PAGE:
Giant Schnauzer

Smart, stubborn, and an independent thinker, Giant Schnauzer guard dog will play with family and defend them and their home from any threats.

Giant Schnauzer
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Overall Status

Height 23.5 to 27.5 inches
Temperament Loyal, Alert, Trainable
Weight 65 to 90 pounds
Life Expectancy 10 to 12 years
Coat Color Black, Gray
Barking Level Medium

Quick Factors

Playfulness
Dog Friendly
Exercise Need
Grooming Needs
Strangers Friendly
Family Affectionate
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Daily Care

Grooming Tips Exercise Tips Feeding Tips Health Tips Trainability

The Giant Schnauzer’s distinctive look — eyebrows, thick beard, clipped body — doesn’t come naturally. Regular grooming is essential, including brushing, bathing, haircut, nail trim, and ear cleaning. Expect to groom (do it yourself or hire a professional groomer) your dog every six to eight weeks, especially if you wish to keep the coat trimmed short and those eyebrows distinct. Regular brushing every week between stylings will keep the breed’s double coat (outer coat is wiry and hard, and the soft undercoat is dense) in good condition.

The owner should be prepared to spend time maintaining the coat or plan to have the dog periodically groomed by the breeder or someone whom the breeder recommends. The Giant’s ears should be checked regularly for signs ofinfection, and theteethshould be brushed often, using a toothpaste formulated for dogs.

This is a good dog if you like to exercise and have plenty of space in which to do it. They should be exercised to tire them out so that their calmer personality comes to the forefront. This means taking a dog for a walk for a minimum of 2 hours a day. As previously mentioned, they are also highly intelligent dogs which mean Giant Schnauzers also need a lot of mental stimulation to prevent them from getting bored. A bored dog will get into all sorts of trouble and they will be that much harder to handle which is something to be avoided with such large dogs.

If you get a Giant Schnauzer puppy from a breeder, they would give you a feeding schedule and it's important to stick to the same routine, feeding the same puppy food to avoid any tummy upsets. You can change a puppy's diet, but this needs to be done very gradually always making sure they don't develop any digestive upsets and if they do, it's best to put them back on their original diet and to discuss things with the vet before attempting to change it again.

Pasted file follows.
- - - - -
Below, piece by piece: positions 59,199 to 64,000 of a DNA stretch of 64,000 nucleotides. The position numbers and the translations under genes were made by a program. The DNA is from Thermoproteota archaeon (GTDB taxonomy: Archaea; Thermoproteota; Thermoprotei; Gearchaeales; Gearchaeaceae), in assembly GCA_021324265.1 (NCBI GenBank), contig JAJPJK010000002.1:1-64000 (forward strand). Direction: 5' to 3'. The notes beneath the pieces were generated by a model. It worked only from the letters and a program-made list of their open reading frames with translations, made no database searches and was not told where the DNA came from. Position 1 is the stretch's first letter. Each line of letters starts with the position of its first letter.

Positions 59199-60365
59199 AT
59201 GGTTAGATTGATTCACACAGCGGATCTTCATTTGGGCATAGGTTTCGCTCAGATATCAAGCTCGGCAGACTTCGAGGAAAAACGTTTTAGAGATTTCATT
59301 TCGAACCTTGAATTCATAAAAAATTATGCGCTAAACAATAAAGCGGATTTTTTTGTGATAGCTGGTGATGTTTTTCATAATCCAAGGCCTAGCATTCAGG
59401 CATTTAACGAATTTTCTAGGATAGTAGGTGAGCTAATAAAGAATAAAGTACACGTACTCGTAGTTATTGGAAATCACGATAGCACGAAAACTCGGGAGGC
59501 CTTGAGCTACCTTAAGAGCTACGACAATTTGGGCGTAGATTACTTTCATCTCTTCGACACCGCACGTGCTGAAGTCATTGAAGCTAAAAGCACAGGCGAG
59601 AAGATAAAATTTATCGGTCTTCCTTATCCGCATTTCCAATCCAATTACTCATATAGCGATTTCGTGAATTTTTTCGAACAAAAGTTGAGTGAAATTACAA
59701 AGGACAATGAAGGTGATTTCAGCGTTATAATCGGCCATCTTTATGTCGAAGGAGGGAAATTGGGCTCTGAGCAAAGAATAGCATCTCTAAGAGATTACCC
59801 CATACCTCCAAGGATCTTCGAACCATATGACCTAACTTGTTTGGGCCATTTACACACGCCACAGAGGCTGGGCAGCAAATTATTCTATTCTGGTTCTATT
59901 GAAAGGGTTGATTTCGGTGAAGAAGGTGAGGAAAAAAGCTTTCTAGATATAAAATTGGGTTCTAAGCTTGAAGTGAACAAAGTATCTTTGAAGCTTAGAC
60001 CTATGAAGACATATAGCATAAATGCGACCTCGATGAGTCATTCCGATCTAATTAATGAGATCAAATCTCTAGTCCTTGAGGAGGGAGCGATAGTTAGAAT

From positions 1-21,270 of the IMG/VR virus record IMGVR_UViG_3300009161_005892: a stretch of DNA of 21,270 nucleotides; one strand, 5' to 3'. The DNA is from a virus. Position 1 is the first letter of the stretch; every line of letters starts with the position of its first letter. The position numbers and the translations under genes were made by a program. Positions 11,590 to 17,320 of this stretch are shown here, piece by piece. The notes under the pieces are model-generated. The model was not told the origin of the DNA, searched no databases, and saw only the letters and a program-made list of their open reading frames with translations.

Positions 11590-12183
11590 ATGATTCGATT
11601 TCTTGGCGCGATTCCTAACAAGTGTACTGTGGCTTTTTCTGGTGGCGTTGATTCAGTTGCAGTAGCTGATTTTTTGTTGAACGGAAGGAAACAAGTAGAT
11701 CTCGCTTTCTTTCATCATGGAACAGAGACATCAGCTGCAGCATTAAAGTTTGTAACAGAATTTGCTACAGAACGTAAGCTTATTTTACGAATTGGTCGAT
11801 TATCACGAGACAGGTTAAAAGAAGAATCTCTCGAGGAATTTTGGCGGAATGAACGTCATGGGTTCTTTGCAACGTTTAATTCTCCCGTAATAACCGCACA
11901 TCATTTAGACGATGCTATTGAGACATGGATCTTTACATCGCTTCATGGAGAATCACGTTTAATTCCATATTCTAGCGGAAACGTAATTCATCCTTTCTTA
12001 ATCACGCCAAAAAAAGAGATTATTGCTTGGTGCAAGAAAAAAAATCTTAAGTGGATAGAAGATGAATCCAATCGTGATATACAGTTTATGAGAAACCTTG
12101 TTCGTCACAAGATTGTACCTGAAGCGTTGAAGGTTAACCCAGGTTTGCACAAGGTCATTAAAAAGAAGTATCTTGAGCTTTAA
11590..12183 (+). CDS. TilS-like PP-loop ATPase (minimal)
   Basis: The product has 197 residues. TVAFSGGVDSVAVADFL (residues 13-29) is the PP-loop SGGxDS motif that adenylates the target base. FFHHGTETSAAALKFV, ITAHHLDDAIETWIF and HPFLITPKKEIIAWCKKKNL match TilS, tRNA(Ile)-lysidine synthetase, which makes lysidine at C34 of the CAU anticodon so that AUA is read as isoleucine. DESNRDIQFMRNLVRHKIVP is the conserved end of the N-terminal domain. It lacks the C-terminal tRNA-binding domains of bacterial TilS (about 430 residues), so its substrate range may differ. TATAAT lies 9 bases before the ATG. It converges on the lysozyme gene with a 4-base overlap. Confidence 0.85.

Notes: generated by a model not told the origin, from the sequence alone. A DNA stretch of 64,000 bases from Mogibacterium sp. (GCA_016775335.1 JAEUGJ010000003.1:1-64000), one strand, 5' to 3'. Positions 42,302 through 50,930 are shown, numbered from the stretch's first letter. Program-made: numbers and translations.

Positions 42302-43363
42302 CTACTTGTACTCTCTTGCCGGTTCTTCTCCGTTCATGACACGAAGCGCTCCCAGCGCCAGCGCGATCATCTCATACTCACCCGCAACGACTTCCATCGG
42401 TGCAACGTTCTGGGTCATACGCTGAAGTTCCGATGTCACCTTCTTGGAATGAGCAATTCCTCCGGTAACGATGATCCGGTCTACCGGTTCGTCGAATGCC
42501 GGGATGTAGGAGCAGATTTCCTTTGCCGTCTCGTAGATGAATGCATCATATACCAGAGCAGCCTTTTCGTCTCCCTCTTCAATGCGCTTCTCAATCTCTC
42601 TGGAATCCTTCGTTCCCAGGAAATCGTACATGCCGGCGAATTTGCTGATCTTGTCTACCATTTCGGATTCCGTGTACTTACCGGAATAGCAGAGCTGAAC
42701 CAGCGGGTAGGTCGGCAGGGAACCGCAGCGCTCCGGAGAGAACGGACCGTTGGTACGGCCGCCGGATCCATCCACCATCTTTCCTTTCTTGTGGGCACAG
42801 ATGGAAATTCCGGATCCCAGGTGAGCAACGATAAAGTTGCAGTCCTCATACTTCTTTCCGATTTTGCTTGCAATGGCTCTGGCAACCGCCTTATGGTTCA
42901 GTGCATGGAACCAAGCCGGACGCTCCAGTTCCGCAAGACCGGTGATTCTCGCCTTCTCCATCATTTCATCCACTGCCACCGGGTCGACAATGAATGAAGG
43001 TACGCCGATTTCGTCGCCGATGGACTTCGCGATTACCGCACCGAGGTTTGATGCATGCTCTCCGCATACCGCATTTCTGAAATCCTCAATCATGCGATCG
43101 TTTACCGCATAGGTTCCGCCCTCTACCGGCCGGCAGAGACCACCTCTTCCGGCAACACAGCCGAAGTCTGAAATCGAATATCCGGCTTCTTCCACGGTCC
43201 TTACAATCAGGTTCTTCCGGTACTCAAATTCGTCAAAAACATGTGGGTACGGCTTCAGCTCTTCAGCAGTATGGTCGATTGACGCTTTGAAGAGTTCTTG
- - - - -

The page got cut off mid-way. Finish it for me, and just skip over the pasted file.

Older dogs are not known to be fussy or finicky eaters, but this does not mean you can feed them a lower quality diet. It's best to feed a mature do twice a day, once in the morning and then again in the evening, making sure it's good quality food that meets all their nutritional requirements. It's also important that dogs be given the right amount of exercise so they burn off any excess calories or they might gain too much weight which can lead to all sorts of health issues. Obesity can shorten a dog's life by several years so it's important to keep an eye on their waistline from the word go.

Treatscan be an important aid in training, but giving too many can cause obesity. Learn about whichhuman foodsare safe for dogs, and which are not. Check with your vet if you have any concerns about your dog’s weight or diet.

The average life expectancy of the Giant Schnauzer is between 10 and 12 years. This is comparable with the median lifespan of most purebred dogs (10 to 13 years), and most breeds similar in size.

Giant Schnauzers are healthy overall, anddedicated breederswill screen for health issues such aship dysplasia, eye disease, and autoimmune thyroiditis. Prospective owners should select a breeder who is a member of theGiant Schnauzer Club of America. GSCA members agree to a code of ethics in breeding and will be the owner’s resource for health information as well as grooming help and tips on Giant Schnauzer care and training.

Giant Schnauzers require good training to grow up properly socialized. They are outdoor dogs that need a lot of exercise, so exercise should be included in their training. These dogs need to be raised to understand that other dogs are not a threat and that strangers are not, either. Displaying your status as a pack leader in your dog’s perceived tribe is very important with these dogs, as they can quickly believe that they are the pack leaders without the presence of someone with more discipline than them.

The Giant is a “high-energy, protective, territorial guard dog,” says one prominent breed fancier. “The breed is not for the casual owner.” Giants do best with the fenced-in running room, regular exercise, and activities that provide mental and physical exercise. They enjoy and excel in dog sports such as carting,herding,agility,coursing ability tests, andobedience. Earlysocializationandpuppy training classesare a must with this strong, protective breed.

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History

The Giant Schnauzer is a separate breed from the Miniature and Standard. Their country of origin is Germany. Breeds were developed for specific work in the 1600's; this breed was developed to be used as drovers of sheep and cattle and as a guard dog. Its coat was also influenced by weather and living conditions.

By the beginning of the 20th century, the Giant Schnauzer wasn’t used much for driving cattle, but he still found work at butcher shops, stockyards, and breweries. The dogs were trained for police work, and it is an occupation they have taken to ever since, more often in Europe than the United States.

The Giant Schnauzer was recognized by the American Kennel Club in 1930. Today he ranks 94th among the breeds registered by the AKC.

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Picture & Video

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